Burger King employee Anna Baker

Despite the success of Burger King Corporation’s almost four-year relationship with the Welfare to Work Partnership, it has never experienced success personified and amplified as it has in Anna Baker. The Manhattan-based Baker was at the fast-food giant’s headquarters in Miami this week to participate in the Fourth Annual Global Ops Bowl, a game-show-style tournament that tests the operations knowledge of restaurant crew teams from Latin America and the U.S. While her team didn’t take the title—it went to a team from the southeastern U.S.—she demonstrated her knowledge and enthusiasm throughout the high-stakes, pressure-packed five-hour contest. The U.S. team win ended the three-year championship reign of restaurant crew teams from Latin America.

Learn More About the Welfare to Work Program at www.welfaretowork.org.

Burger King Corporation is one of five founding members of the Welfare To Work Partnership. The Partnership is a national, nonpartisan effort of the business community to help move people off of public assistance and into jobs in the private sector. The Partnership’s mission is to energize and mobilize the business community to hire and retain former welfare recipients without displacing existing workers.

Things weren’t always as positive for Baker. Prior to starting with Burger King Corporation as a cashier in a Manhattan restaurant in December of 1999, Baker found herself homeless and abandoned. The 40-year-old mother of a 19-year-old daughter named Tiffany, Baker was on the street for eight months trying to pull her life back together.

“Anna’s personal life was turned upside down through a bad relationship, and she found herself homeless and on public assistance,” said Austin Obi, restaurant manager for Burger King Corporation, who oversaw Anna’s development. “But, despite her troubles, you could see her enthusiasm and determination for success. She quickly made her presence felt.”

Baker had not worked in more than two years at the request of her boyfriend. As the relationship deteriorated, she was put out on the street to fend for herself in the cold.

“When I first went to public assistance, they were great, but the only job they offered to help me get was one sweeping the streets,” said Baker. “My thoughts were to get off of the streets and out of the cold. I told myself that I was going to get a job.”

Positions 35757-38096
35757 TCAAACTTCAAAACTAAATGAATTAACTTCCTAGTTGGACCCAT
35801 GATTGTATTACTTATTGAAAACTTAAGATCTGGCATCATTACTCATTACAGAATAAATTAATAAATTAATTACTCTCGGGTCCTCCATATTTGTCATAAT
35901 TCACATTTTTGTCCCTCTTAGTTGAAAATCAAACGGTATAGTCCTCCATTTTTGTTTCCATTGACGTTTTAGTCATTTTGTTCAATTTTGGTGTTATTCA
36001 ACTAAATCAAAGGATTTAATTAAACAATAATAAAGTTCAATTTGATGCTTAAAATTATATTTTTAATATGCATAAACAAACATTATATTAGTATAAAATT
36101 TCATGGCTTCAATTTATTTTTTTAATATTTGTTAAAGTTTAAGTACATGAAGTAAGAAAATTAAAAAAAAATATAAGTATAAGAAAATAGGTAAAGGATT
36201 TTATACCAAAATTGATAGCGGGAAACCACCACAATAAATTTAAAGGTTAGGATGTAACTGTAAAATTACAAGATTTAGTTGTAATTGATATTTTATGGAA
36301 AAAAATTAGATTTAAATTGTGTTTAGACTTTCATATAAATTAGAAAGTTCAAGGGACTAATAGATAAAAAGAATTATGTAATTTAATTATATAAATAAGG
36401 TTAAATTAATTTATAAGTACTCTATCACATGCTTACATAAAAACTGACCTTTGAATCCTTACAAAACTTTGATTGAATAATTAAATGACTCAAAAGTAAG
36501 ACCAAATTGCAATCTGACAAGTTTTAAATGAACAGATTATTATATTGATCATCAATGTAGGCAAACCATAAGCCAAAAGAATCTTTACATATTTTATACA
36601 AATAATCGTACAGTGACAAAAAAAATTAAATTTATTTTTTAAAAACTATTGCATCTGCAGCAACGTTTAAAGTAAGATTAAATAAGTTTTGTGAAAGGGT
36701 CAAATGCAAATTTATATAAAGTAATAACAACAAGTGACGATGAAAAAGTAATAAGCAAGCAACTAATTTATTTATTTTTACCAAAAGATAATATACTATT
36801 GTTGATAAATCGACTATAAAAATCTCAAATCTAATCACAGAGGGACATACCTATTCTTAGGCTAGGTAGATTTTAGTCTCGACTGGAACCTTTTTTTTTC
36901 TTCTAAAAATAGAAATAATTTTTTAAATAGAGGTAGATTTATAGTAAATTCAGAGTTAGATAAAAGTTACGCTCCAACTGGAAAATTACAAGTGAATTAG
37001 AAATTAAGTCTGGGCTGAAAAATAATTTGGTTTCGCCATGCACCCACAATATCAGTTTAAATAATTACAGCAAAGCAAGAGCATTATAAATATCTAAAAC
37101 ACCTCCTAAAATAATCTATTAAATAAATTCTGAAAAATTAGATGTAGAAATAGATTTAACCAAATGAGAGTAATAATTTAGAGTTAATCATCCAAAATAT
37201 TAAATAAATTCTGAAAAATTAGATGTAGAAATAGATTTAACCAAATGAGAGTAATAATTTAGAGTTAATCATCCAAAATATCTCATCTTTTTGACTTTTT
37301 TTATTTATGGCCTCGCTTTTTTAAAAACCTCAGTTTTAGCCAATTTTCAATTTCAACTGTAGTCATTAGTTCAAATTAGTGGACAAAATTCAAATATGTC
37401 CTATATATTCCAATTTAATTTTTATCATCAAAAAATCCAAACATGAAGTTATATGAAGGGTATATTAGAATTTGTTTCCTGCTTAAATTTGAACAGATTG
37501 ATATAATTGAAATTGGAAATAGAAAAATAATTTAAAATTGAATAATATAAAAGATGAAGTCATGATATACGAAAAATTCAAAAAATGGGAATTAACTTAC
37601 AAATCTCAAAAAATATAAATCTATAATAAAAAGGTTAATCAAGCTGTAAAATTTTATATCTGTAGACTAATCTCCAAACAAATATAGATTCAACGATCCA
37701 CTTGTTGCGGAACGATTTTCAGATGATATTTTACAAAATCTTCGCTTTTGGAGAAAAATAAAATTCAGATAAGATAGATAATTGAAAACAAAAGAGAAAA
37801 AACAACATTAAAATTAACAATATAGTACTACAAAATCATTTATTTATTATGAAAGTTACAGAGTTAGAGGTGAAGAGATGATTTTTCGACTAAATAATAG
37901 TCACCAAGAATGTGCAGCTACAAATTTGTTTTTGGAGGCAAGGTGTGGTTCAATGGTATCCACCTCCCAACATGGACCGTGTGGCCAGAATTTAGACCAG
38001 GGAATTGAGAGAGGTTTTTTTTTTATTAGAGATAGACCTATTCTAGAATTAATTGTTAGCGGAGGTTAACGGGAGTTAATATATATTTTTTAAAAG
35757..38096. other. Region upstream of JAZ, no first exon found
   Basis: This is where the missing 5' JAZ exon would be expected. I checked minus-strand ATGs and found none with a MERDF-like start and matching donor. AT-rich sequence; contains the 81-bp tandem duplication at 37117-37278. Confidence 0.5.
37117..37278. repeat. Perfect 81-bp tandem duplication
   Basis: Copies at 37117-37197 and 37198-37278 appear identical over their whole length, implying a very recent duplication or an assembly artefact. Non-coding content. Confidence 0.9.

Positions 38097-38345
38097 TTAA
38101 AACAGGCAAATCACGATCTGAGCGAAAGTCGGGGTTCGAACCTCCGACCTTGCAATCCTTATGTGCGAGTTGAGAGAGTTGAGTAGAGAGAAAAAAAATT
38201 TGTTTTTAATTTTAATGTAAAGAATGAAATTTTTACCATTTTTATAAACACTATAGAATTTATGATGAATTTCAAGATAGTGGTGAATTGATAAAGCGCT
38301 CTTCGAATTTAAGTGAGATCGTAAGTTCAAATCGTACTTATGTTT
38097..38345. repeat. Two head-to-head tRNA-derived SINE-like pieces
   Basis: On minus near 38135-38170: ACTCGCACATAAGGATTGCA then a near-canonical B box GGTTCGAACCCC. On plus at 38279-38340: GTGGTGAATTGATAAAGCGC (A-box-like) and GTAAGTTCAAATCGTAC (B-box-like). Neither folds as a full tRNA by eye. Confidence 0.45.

Earlier in life, Baker had worked at a Burger King restaurant and decided to re-start her life there. “I always liked the food, and when I met my hiring manager he seemed like a real nice person who cared about me,” added Baker.

She began as a cashier and quickly caught the attention of her supervisors with her pride and interest in her work.

“It seemed like everybody in the Manhattan-area was saying great things about Anna—from customers to other managers and supervisors. Anna caught their attention with her zeal,” said Austin.

Through training and encouragement from Burger King management, Anna began to excel and was promoted to Hourly Manager of her restaurant, located at 561 7th Avenue, in Manhattan, New York.

Burger King Corporation is providing more one-on-one training and supervision at the restaurant level to help welfare recipients transition to the workplace. The company has hired an independent consultant to help track the progress in hiring welfare recipients.

As of July 2000, Burger King Corporation has hired more than 17,000 welfare recipients in company-owned restaurants since October 1, 1996. Burger King employees hired from public assistance have a 45% higher retention rate than the turnover rate for all other employees in the industry. The industry employee turnover rate for quick-service restaurants is approximately 300%.

“When I was on public assistance, I saw so many others who didn’t want to try to lift themselves up. They had no hope,” said Baker. “I could have easily turned toward bad situations like drugs, but I knew that those things would make my situation worse. You have to start your life somewhere, and I picked Burger King.”

As for Baker’s future, her thoughts are nothing but upward and onward. She has plans to go to college, and has her sites set on moving up the ladder to become a General Manager one day overseeing several restaurants.

“Don’t underestimate the chance given to you to move up in life. Don’t let anybody tell you that you can’t do it,” said Baker. “I’m proud of what I’ve accomplished, and I want others to know about it. Slowly but surely I will reach my goal to be a General Manager.”

Baker’s passion for the company has rubbed off on her daughter. As of this past May, Tiffany began working at a Burger King restaurant as well.

“My daughter saw my enthusiasm and eagerness for the job and that there must be something to it,” said Baker. “It’s all about being a people person, and I just want to pave the way.”


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